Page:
There was a time when courtesy and winning ways went out of style, when it was good to be bad, when you cultivated decadence like a taste. We were all dangerous characters then. We wore torn-up leather jackets, slouched around with toothpicks in our mouths, sniffed glue and ether and what somebody claimed was cocaine. When we wheeled our parents’ whining station wagons out into the street, we left a patch of rubber half a block long. We drank gin and grape juice, Tango, Thunderbird and Bali Hai. We were nineteen. We were bad. We read Andre Gide and struck elaborate poses to show that we didn’t give a shit about anything. At night, we went up to Greasy Lake.

Through the centre of town, up the strip, past the housing developments and shopping malls, streetlights giving way to the thin streaming illumination of the headlights, trees crowding the asphalt in a black unbroken wall: that was the way out to Greasy Lake. The Indians had called it Wakan, a reference to the clarity of its waters. Now it was fetid and murky, the mud banks glittering with broken glass and strewn beer cans and the charred remains of bonfires. There was a single ravaged island a hundred yards from shore, so stripped of vegetation it looked as if the Air Force had strafed it. We went up to the lake because everyone went there, because we wanted to snuff the rich scent of possibility on the breeze, watch a girl take off her clothes and plunge into the festering murk, drink beer, smoke pot, howl at the stars, savour the incongruous full-throated roar of rock and roll against the primeval susurrus of frogs and crickets. This was nature.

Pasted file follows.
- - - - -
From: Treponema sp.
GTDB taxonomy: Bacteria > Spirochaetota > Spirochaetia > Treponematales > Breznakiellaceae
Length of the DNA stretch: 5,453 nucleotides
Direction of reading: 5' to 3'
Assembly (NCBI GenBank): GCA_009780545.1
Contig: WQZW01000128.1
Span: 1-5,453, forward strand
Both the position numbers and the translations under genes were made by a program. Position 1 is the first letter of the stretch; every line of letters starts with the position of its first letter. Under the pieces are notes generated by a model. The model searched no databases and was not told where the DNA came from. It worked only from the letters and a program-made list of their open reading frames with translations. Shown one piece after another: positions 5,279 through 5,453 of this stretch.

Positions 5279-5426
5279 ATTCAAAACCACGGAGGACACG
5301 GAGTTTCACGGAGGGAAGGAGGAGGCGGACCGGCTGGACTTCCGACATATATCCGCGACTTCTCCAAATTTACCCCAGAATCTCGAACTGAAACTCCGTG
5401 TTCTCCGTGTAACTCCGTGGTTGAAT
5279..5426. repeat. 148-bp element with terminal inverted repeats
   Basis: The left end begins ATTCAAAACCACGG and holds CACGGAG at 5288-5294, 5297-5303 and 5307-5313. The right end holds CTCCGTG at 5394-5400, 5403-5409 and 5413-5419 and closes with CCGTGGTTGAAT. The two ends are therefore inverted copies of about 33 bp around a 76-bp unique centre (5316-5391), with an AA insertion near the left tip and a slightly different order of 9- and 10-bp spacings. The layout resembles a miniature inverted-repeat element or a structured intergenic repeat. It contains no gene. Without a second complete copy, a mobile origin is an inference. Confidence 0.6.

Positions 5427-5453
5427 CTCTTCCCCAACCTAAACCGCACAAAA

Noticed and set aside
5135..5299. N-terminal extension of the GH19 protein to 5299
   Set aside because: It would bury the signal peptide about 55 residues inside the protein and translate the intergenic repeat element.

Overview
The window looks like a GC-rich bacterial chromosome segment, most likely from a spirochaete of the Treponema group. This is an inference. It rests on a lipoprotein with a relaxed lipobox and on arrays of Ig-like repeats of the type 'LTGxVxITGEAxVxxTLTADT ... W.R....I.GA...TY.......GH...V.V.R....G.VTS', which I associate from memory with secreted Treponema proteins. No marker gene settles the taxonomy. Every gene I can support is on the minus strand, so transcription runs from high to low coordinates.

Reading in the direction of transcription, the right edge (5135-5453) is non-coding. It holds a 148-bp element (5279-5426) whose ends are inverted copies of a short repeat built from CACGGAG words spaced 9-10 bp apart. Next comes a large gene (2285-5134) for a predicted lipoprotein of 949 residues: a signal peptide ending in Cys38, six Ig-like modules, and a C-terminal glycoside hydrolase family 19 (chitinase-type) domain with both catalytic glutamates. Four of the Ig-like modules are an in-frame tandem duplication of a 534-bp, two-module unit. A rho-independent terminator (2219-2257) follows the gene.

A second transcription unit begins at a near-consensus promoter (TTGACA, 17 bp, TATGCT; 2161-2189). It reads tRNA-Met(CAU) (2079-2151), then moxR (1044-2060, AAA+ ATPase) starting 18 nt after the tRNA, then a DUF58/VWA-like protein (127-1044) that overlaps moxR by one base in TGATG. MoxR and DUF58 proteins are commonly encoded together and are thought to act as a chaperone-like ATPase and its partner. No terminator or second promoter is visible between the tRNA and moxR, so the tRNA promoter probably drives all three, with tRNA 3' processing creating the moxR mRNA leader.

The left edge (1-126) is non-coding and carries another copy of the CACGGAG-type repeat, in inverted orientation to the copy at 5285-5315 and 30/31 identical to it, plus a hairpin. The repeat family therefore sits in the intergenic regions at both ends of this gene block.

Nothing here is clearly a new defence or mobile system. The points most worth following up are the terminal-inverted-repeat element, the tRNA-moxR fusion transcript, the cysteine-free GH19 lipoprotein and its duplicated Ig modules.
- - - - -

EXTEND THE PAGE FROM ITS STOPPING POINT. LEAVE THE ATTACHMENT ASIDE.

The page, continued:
I was there one night, late, in the company of two dangerous characters. Digby wore a gold star in his right ear and allowed his father to pay his tuition at Cornell; Jeff was thinking of quitting school to become a painter/musician/head-shop proprietor. They were both expert in the social graces, quick with a sneer, able to manage a Ford with lousy shocks over a rutted and gutted blacktop road at eighty-five while rolling a joint as compact as a tootsie-pop stick. They could lounge against a bank of booming speakers and trade ‘man’s’ with the best of them or roll out across the dance floor as if their joints worked on bearings. They were slick and quick and they wore their mirror shades at breakfast and dinner, in the shower, in closets and caves. In short, they were bad.


A Short History of Coronation Ale
Pefkos